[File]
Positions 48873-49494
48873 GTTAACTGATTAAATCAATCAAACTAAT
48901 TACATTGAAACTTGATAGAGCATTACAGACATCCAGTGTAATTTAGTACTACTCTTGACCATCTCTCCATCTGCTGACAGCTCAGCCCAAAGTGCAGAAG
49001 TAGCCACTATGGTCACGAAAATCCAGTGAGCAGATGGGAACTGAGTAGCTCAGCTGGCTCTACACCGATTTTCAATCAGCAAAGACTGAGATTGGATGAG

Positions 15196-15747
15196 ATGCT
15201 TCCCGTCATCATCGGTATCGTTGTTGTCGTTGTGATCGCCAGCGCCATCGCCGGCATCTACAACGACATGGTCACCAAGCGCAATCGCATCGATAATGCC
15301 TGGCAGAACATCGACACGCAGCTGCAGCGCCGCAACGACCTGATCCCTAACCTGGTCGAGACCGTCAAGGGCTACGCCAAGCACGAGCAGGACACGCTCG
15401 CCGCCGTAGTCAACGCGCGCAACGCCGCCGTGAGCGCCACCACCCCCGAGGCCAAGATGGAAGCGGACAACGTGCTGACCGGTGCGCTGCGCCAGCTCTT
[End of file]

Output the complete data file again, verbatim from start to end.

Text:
Positions 48873-49494
48873 GTTAACTGATTAAATCAATCAAACTAAT
48901 TACATTGAAACTTGATAGAGCATTACAGACATCCAGTGTAATTTAGTACTACTCTTGACCATCTCTCCATCTGCTGACAGCTCAGCCCAAAGTGCAGAAG
49001 TAGCCACTATGGTCACGAAAATCCAGTGAGCAGATGGGAACTGAGTAGCTCAGCTGGCTCTACACCGATTTTCAATCAGCAAAGACTGAGATTGGATGAG

Positions 15196-15747
15196 ATGCT
15201 TCCCGTCATCATCGGTATCGTTGTTGTCGTTGTGATCGCCAGCGCCATCGCCGGCATCTACAACGACATGGTCACCAAGCGCAATCGCATCGATAATGCC
15301 TGGCAGAACATCGACACGCAGCTGCAGCGCCGCAACGACCTGATCCCTAACCTGGTCGAGACCGTCAAGGGCTACGCCAAGCACGAGCAGGACACGCTCG
15401 CCGCCGTAGTCAACGCGCGCAACGCCGCCGTGAGCGCCACCACCCCCGAGGCCAAGATGGAAGCGGACAACGTGCTGACCGGTGCGCTGCGCCAGCTCTT